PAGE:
When I was a kid…
Growing up, my parents and I didn’t go to restaurants very often. Restaurants were expensive and my mom was a great cook… so why would we eat out?
Of course there were a few exceptions.
When helping someone move (’cause we never ever used moving companies), we always had KFC. Pizza wasn’t really a thing for us, so you just knew that if there was a moving day there was also a bucket of KFC chicken to enjoy after hours of hard work!
If there was a “fancy” dinner out, it was usually Swiss Chalet. Yup… “fancy” Swiss Chalet. For our friends south of the border, this is a rotisserie chicken place which I happen to enjoy, but is far from being fancy. Hey, it’s what we could afford at the time and it was (and still is) a decent family-style restaurant.
…and the other exception for which I still have fond memories was Italian veal sandwiches. This was the one food that would show up at home, unexpectedly. My dad didn’t need a reason or celebration to surprise us with these sandwiches. That says a lot about how good these sandwiches were–he didn’t take spending lightly.
The two iconic restaurants…
Many restaurants made these veal sandwiches, but there were only two options for us. California Sandwiches and San Francisco Sandwiches (this was my dad’s favourite). You could order the sandwiches as either, sweet, medium or hot, but my dad always asked for hot. I can’t remember if our sandwiches back then had the mushroom and onion toppings…but I know I love them today. Green spicy olives are always a popular side with veal sandwiches.
Our family still loves to visit the original California location at 244 Claremont St. in Toronto. It’s “old school”. It looks like a house and it’s located right in the middle of a residential area. Most patrons order to go, but if you want to sit and eat there, they have a room off to one side with a small number of tables and chairs. Until very recently, none of the tables and chairs even matched…it’s just a place to sit and gobble up your sandwich…it’s not a dining hall…but it’s good enough for me. The icing on the cake for me when I go there is to see an Italian Nonna cooking in the back while I wait in a lineup to place my order (business never seems to be slow). They have other locations around the greater Toronto area, but in my opinion, none of them are as special as the original location. Maybe it’s just nostalgic for me.
My Godchild was scheduled to visit us last night with her family. We weren’t able to connect over the holidays, so we had them over for dinner. Both my Godchild and her husband had similar upbringings to mine, so I guessed they might appreciate some “veals”.
The recipe didn’t disappoint and everyone seemed to be happy with dinner. The sandwiches were loaded with meat, sauce and toppings. I was very happy with the result! This doesn’t mean we’ll stop going to California’s when we visit Toronto, but we definitely have a great homemade option when the craving hits.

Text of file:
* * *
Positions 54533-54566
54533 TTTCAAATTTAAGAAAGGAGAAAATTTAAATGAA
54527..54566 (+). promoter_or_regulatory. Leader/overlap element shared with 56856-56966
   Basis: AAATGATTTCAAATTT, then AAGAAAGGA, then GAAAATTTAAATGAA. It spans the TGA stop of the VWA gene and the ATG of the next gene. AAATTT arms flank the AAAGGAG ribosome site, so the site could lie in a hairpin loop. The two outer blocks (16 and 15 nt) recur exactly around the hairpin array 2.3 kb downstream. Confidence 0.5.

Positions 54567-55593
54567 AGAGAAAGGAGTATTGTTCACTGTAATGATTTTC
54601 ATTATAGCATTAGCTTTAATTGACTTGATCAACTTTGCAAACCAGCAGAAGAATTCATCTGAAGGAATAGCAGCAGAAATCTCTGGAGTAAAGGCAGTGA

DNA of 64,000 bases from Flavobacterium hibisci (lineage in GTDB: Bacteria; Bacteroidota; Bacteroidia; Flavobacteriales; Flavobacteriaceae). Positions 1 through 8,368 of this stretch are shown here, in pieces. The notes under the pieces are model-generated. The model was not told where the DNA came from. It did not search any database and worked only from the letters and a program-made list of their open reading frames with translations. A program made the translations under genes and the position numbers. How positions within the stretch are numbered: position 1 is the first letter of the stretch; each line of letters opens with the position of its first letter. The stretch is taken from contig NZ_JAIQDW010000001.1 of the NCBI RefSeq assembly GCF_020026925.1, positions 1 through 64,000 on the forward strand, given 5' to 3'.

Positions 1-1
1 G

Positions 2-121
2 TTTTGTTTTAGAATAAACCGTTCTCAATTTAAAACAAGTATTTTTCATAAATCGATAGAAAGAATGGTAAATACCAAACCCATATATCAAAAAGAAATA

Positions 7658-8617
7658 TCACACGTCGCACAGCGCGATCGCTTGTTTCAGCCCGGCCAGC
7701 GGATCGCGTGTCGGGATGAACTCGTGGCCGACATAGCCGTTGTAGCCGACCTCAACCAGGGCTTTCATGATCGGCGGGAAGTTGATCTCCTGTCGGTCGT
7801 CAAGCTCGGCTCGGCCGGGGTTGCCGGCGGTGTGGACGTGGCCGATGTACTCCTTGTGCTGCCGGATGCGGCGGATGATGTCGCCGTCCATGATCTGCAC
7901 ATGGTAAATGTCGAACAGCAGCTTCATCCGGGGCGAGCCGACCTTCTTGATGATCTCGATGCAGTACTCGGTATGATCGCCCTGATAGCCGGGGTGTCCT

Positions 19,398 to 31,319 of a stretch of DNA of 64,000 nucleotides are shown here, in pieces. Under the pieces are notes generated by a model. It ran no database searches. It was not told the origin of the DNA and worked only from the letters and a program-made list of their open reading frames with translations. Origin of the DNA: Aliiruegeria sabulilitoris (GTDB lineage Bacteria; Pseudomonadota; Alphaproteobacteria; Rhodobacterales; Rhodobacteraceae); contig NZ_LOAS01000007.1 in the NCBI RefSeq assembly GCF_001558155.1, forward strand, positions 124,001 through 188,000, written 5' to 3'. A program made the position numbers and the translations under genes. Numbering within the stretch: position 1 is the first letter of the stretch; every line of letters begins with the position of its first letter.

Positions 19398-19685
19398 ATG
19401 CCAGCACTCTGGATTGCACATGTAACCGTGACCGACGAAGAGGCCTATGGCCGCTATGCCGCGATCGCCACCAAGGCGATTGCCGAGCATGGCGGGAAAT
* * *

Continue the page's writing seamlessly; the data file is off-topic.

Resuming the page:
Just because the holidays are over, it doesn’t mean you should stop connecting with your family and friends. Invite someone over for a nice dinner–keep that happy holiday feeling alive throughout the year, and always eat well, friends!
Italian Veal Sandwiches
- 4 lbs veal scallopini (about 20 pieces)
- 1 1/2 cups unbleached flour (all purpose is also fine)
- 4 tsp salt
- 2 tsp freshly ground black pepper
- 2 tsp garlic powder
- 8 large eggs, beaten
- 3/4 cup2 milk
- 5 cups plain bread crumbs
- 1 tsp dried basil
- 1 tsp dried oregano
- 2 tsp dried parsley flakes
- 1 1/2 cups grated pecorino romano cheese
- 1 litre canola oil
- 8 cups quality tomato sauce (try our nonna approved recipe or your own favourite recipe)
- 10 large round Italian panini buns (doesn't have to be round)
Common optional toppings and sides
- red hot pepper flakes
- sautéed onions
- sautéed mushrooms
- provolone cheese slices
- roasted red peppers
- marinated or spiced olives
- In wide medium size bowl, whisk together the flour, salt, pepper and garlic powder. Set aside.
- In a wide large size bowl, mix together the bread crumbs, oregano, basil, parsley and Romano cheese. Set aside.
- In another medium bowl, whisk together the eggs and milk. Set aside.
- Using a meat tenderizer (mallet), beat each piece of veal cutlet on a cutting board until it's thinner and spread wider. I recommend placing a freezer bag cut open, over the veal while tenderizing to avoid splattering.
- Place the three bowls with the bread crumb mixture, eggs and flour mixture side by side... like a production line.
- Place a piece of veal in the flour and carefully coat both sides with the flour mixture.
- Move the piece of veal over to the egg wash and coat the veal completely, making sure it's all wet.
- Move the piece of veal to the bread crumb mixture and coat both sides. Pat the veal down over the bread crumbs to make sure it sticks well. Place the piece of veal in a large serving dish.
- Repeat the last three steps for all the pieces of veal.
- Place the serving dish in the fridge, covered with plastic wrap for at least 3 hours.
- Heat the canola oil in a large deep pan on medium high.